Throughout World War II, the Ridgewood Times proudly featured pages upon pages of stories of survival and heroism focused on local men on the front lines in Europe and the Pacific.
As Veterans Day approaches, we’re proud to share with you some of these stories that we’ve come across in our research of Ridgewood Times archives in the winter of 1945 — as the Allied Forces were advancing rapidly toward victory over Nazi Germany in Europe, and getting closer to triumph over Imperial Japan.
One such story appeared in the Feb. 16, 1945, issue of the Ridgewood Times. The headline alone, “Ridgewood GI saved his life by stepping on land mine,” seems almost too incredible to be true.
Yet the article written by Corporal Nino LoBello — a longtime Ridgewood Times columnist in service to the Armed Forces at the time — tells the remarkable tale of how one of Ridgewood’s own survived a brush with death on the battlefield in France.
“Not very many American soldiers can say that they had their lives saved by stepping on an enemy land mine, but Pfc. William Muller of Ridgewood is home today — alive and on furlough — merely because he had the “good fortune” to step on a German Teller Anti-Personnel Mine in France.
Private Muller, an infantryman with the 29th Division, lost his right foot and ankle last summer near St. Lo. He was evacuated to England and eventually was shipped to Percy Jones General Hospital in Battle Creek, Mich., where he underwent final surgery to prepare him for his artificial leather foot. He is the son of Mr. and Mrs. Peter Muller of 1870 Menahan St.
What happened to him at the front was described yesterday by the local GI.
Assigned with another mortarman to guard the flank of his platoon, which was preparing to withdraw temporarily from the outskirts of St. Lo, Muller found himself in No-Man’s land with German and Yank artillery overhead, pinning the two down.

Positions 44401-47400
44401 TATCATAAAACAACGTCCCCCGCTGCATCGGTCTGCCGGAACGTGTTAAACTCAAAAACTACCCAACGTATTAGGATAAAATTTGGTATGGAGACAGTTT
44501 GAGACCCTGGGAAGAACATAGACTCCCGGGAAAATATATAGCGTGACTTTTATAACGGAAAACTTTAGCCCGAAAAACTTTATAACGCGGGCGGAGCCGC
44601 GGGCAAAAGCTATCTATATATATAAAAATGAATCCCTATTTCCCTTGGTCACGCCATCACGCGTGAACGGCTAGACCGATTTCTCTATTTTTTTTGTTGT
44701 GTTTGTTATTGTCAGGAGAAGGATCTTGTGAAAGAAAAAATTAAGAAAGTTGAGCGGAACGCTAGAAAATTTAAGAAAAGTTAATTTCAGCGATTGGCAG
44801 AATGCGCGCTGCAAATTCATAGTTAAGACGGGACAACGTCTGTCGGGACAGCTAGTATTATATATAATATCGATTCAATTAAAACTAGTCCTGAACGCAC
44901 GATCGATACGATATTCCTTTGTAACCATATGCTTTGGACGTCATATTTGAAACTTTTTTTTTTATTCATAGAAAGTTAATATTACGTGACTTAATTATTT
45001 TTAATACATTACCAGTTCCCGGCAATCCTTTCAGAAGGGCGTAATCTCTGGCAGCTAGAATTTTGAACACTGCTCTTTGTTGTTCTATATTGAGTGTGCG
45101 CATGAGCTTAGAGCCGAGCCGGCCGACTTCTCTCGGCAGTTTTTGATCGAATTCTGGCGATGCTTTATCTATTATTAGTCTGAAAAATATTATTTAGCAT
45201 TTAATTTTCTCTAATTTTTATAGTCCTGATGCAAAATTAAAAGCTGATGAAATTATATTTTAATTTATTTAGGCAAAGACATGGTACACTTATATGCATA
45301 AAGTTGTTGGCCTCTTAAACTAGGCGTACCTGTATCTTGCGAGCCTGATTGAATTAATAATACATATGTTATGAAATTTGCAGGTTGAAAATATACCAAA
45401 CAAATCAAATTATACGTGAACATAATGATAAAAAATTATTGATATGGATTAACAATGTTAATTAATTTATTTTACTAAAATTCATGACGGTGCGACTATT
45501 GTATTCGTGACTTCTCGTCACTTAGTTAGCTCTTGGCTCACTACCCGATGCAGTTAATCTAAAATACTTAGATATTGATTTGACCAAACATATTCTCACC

“We decided to try and crawl back to the general direction of the Yank lines,” he described. “We crawled about two hedgerows and then it happened. The Jerries [a nickname the troops used for the German forces] were throwing a heavy barrage, so my buddy and I figured we would take a chance and run the rest of the way.
“We got about halfway when I heard an 88 mm. Shell coming too close for comfort. I yelled ‘duck’ to my buddy and I dove for the side of the hedgerow, and bang-o, I passed over a mine with my body and hit it with my right foot.
“The blasted thing picked me up and threw me about 20 feet through the air into a ditch. But stepping on that mine saved my life, because it threw me away from the shell which landed a few feet from where I fell on the mine, and which killed my buddy instantly.”
While in mid-air, the shell fragments peppered Muller’s body; one piece hit the bone behind his right ear and bounced off and went clear through his helmet.
Muller lay in a mined area for several hours until intrepid medics felt their way toward him and brought him back to safety.
“My hat is off to those soldiers in the medical outfits. I could kiss the medic who crawled up to me, fed me sulfur pills and bandaged me up. He bellied up to me right in the middle of the artillery barrage while I was prostrate in a heavily mined area, and then when shells landed nearby, he shielded my body with his,” Muller declared.
The Ridgewood soldier joined the service in February 1943. He went overseas in April of last year and was wounded in mid-July. After his furlough, he will return to Michigan for a month’s observation, after which he will be medically discharged.
His immediate plans following his discharge are to attend a television school in Michigan and to propose to his sweetheart, Miss Vera McKinney, a telephone operator from Michigan.